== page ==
are i.i.d standard normally distributed.
First of all, we obtain the same lower bound for the minimax expected value of false positive as in the means models. Define the collection of rateminimax estimators with any constant . The following result holds:
Theorem 3.1.
Under condition (C1), if for some constant , and , are reasonably large, then
(3.1) 
for some constant and , where depends on , and . In particular, if , and , the above lower bound holds for any asymptotically.
It is worth mentioning this polynomial decaying lower bound actually holds as long as where denotes the th column of , but not necessarily under random Gaussian design. The proof in the appendix shows that this lower bound can be attained by some estimation function where subscript denotes all indices but . Note that this is not an estimator since it depends on knowledge of true . In Section 4, we will show that under condition (C1) and , there exists a penalized estimator that can achieve this polynomial decaying bound. Thus, by the same arguments used in Section 2,
under Gaussian design and . Our remarks on the relationship between sparsity growth and type I error control behavior for means models, therefore apply to Gaussian linear regression model as well.
As in means model, the following theorem establishes the relationship between the rate of convergence and the probability of selecting false discovery, and claims that rate minimax estimators always yield false positive under the worst scenario.
Theorem 3.2.
Under Gaussian regression models, any estimator satisfies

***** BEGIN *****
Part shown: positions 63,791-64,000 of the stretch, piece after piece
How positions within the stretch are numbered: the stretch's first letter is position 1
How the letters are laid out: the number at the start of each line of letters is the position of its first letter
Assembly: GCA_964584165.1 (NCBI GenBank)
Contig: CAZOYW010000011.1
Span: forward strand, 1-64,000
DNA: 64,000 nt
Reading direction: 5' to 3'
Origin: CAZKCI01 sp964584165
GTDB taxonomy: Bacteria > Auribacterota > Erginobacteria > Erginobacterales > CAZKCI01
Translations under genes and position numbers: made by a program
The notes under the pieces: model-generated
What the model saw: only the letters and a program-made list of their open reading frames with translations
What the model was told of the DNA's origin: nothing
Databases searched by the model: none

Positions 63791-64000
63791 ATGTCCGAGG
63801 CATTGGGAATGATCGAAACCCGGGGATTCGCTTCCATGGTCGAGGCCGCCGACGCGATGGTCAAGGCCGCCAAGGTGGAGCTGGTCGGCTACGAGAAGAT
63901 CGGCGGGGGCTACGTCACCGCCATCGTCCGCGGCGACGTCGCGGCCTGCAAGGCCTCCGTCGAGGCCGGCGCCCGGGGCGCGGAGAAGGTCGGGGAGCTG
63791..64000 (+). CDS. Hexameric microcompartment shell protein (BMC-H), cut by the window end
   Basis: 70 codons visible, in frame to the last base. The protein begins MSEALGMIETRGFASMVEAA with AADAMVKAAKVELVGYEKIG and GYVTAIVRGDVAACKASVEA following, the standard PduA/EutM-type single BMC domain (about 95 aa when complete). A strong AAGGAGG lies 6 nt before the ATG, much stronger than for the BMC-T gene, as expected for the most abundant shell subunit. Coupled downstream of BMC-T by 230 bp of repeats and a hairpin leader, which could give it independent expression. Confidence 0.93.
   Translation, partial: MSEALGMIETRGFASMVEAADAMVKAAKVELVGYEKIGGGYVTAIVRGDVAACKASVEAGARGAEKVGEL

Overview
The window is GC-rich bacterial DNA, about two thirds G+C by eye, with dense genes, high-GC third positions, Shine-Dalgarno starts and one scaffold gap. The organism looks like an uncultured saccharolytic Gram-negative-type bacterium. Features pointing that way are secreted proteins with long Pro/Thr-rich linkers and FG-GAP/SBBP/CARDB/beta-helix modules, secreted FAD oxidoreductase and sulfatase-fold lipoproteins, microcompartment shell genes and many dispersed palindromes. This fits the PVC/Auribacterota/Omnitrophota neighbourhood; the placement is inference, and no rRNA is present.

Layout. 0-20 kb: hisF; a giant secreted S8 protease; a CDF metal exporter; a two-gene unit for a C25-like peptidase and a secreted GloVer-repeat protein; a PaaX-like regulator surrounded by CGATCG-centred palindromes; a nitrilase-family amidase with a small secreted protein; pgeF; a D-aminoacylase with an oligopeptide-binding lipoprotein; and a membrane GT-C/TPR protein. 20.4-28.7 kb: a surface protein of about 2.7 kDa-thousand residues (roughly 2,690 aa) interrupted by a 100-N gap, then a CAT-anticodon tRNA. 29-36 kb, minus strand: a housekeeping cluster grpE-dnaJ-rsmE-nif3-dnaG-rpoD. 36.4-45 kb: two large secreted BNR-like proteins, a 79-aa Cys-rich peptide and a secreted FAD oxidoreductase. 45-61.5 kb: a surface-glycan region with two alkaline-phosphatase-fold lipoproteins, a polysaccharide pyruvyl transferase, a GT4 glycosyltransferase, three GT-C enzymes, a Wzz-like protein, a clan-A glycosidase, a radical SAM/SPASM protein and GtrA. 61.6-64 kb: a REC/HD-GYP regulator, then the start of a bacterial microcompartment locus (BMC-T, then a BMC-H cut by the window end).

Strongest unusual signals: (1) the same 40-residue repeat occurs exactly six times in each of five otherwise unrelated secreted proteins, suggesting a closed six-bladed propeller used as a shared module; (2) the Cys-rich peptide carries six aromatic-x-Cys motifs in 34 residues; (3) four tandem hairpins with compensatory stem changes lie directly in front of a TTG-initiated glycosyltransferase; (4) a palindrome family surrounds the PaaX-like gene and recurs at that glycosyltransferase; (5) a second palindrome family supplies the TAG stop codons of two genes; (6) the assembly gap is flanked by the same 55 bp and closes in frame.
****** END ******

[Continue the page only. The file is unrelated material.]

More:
(3.2) 
for some constant , where as , and .
Under normal means model, we connect the nofalsediscovery estimation and selectionconsistent estimation by introducing the concept of monotonicity. But under general regression model, due to the column dependencies of , it is difficult to introduce a similar concept or to obtain similar results such as Lemma 2.1
. However, by random matrix theory, e.g.,
[30], under condition (C1), with high probability, the singular values of low dimensional submatrix of
are very close to 1, i.e., the columns in are nearly orthogonal. Hence, we conjecture that selectionconsistent estimators which possess monotonicity under normal means models (i.e., is a monotone estimator), can still ensure no false discovery for Gaussian regression models, under a proper condition on the growth rate of dimension and sparsity. For example, [31] showed that, LASSO estimator is selection consistent and yields no false positive when and its tuning parameter ; Similar result holds for penalized estimator with penalty as well, if and (refer to Lemma A.4 in the Appendix). Theoretical investigation on this matter is beyond the scope of this work. In general, we conjecture that:Proposition 3.1.
Selection consistent penalized estimators induced by separable penalty function , in general, ensure that, asymptotically there is no false discovery if and grow slowly.
More discussions on the above proposition are provided in the Appendix B. In particular, we show that the above proposition is true under some regularity conditions. Therefore, at least for some class of penalized estimator, selection consistency and rateminimaxity can never be accomplished simultaneously.
4 Optimal Penalized Estimator
In this section, we show that there exists a rateminimax estimator that can achieve the polynomial decay rate for the false discovery control, i.e., the lower bounds derived in the previous theorems are attainable. We consider the class of estimators based on selection criterion:
where the penalty only depends on the norm. The estimator is the OLS estimation based on the selected model , which is obtained by searching the model space as follows: